The Affordable Care Act Protects Patients With Pre-existing Conditions
Across The Country, Americans Depend On The ACA’s Consumer Protections
Under The Affordable Care Act, People Cannot Be Denied Coverage Or Charged More Because They Have A Pre-existing Condition. Per HHS, “Under current law, health insurance companies can’t refuse to cover you or charge you more just because you have a ‘pre-existing condition’ — that is, a health problem you had before the date that new health coverage starts.” Similarly, the Affordable Care Act eliminated “gender rating,” ensuring women do not pay an estimated $1 billion more than men for the same health care plans.
- It Is Estimated That Before The ACA, 18 Percent Of Individual Market Applications Were Denied Because Of A Pre-Existing Condition. The Kaiser Family Foundation (KFF) believes this number to be an underestimate because “many people with health conditions did not apply [for coverage] because they knew they were informed by an agent that they would not be accepted.”
The ACA Outlaws Medical Underwriting, The Practice That Let Insurance Companies Charge Sick People, Older People, And Women More. Before the ACA, insurance companies could also screen applicants for any conditions that might be costly to the company. If someone had condition that was predicted to cost the insurance company more, such as acne, the insurance company would follow a practice called “medical underwriting” that allowed them to charge the applicant a higher premium, specifically exclude coverage for the condition that was expected to be costly, charge the applicant a higher deductible, or limit the applicant’s benefits (for instance, offer a policy that does not cover prescription drugs). As the Brookings Institution summarizes, the ACA outlawed this practice, guaranteeing that all applicants could buy insurance and that their premiums would not be adjusted for gender or personal characteristics other than age and smoking.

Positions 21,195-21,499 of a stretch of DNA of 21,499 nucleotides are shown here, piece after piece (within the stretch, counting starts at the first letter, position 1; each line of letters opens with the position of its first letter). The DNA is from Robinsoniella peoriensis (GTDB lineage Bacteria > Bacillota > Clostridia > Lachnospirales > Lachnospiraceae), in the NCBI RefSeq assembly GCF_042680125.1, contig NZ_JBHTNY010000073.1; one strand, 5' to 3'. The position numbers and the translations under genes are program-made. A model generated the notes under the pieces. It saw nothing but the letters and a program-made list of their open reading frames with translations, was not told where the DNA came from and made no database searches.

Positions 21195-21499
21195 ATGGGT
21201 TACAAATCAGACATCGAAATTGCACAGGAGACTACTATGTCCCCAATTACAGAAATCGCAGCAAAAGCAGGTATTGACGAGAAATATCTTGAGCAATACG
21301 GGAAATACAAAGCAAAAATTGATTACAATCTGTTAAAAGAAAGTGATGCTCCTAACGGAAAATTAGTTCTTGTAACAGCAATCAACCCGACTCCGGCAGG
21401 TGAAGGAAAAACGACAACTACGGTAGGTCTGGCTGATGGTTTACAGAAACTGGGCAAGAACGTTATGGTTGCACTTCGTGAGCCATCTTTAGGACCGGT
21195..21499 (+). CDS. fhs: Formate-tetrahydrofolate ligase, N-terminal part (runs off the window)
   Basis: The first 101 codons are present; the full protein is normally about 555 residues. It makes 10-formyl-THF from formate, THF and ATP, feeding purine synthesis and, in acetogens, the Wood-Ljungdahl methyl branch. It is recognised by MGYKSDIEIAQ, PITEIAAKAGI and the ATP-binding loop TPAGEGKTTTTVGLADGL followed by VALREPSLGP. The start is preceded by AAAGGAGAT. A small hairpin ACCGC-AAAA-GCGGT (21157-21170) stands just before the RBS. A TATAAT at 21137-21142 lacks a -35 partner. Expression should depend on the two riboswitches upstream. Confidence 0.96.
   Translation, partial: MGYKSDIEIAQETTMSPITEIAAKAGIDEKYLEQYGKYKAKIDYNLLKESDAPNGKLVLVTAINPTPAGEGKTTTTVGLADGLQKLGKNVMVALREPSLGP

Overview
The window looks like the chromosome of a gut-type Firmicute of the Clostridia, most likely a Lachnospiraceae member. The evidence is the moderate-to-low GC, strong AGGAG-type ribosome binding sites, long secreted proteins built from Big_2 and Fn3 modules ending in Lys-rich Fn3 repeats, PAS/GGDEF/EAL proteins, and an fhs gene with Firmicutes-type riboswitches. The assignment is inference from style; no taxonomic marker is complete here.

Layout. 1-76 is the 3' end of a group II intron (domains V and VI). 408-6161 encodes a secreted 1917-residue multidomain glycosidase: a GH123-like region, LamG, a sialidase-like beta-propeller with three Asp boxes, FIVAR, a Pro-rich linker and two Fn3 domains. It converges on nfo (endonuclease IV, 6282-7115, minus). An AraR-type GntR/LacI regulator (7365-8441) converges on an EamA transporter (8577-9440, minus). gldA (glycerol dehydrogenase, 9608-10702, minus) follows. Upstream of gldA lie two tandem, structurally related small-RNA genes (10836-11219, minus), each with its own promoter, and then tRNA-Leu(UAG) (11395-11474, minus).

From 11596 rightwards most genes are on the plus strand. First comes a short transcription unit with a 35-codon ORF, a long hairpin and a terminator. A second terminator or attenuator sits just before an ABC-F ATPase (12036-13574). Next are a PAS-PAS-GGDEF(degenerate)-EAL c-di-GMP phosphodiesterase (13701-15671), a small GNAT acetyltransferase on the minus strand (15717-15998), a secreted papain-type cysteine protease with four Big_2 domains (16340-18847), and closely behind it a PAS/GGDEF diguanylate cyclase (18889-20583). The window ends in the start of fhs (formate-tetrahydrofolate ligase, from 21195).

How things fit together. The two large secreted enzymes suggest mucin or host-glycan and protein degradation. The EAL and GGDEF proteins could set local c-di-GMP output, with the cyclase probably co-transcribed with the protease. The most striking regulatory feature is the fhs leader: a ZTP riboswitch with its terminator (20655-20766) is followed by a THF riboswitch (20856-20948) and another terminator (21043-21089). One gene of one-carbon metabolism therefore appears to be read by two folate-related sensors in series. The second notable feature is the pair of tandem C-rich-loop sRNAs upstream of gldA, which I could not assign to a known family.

- The ACA Prevents Insurance Companies from Charging Older People An Age Tax Of Up To Five Times More Just Because Of Their Age. The ACA prevents insurance companies from charging older people more than three times more for the same coverage as someone who is younger.
- Prior To The Affordable Care Act, Insurance Companies Charged Women An Estimated $1 Billion More Than Men For The Same Health Care Plans.
Thanks To The Affordable Care Act, Insurance Companies Can No Longer Rescind Coverage Except In Cases Of Non-Payment Or Fraud. Because of the ACA, insurance companies can no longer rescind or cancel someone’s coverage arbitrarily or because they get sick.
- Before The ACA, Insurance Companies Could Retroactively Deny Someone Coverage Once They Got SIck. This foul-play impacted Robin Beaton, whose insurance company denied her coverage for a double mastectomy because she had previously received acne treatment. “Robin Beaton found out last June she had an aggressive form of breast cancer and needed surgery — immediately. Her insurance carrier precertified her for a double mastectomy and hospital stay. But three days before the operation, the insurance company called and told her they had red-flagged her chart and she would not be able to have her surgery. The reason? In May 2008, Beaton had visited a dermatologist for acne.
Because Of The Affordable Care Act, Insurance Companies Can No Longer Impose Annual And Lifetime Limits On Coverage. Before the ACA, insurance companies could restrict the amount of dollar amount of benefits someone could use per year or over a lifetime. At the time the ACA was passed, 91 million Americans had health care through their employers that imposed lifetime limits. Many such plans capped benefits at $1 million annually, functionally locking people with complex medical needs out of coverage.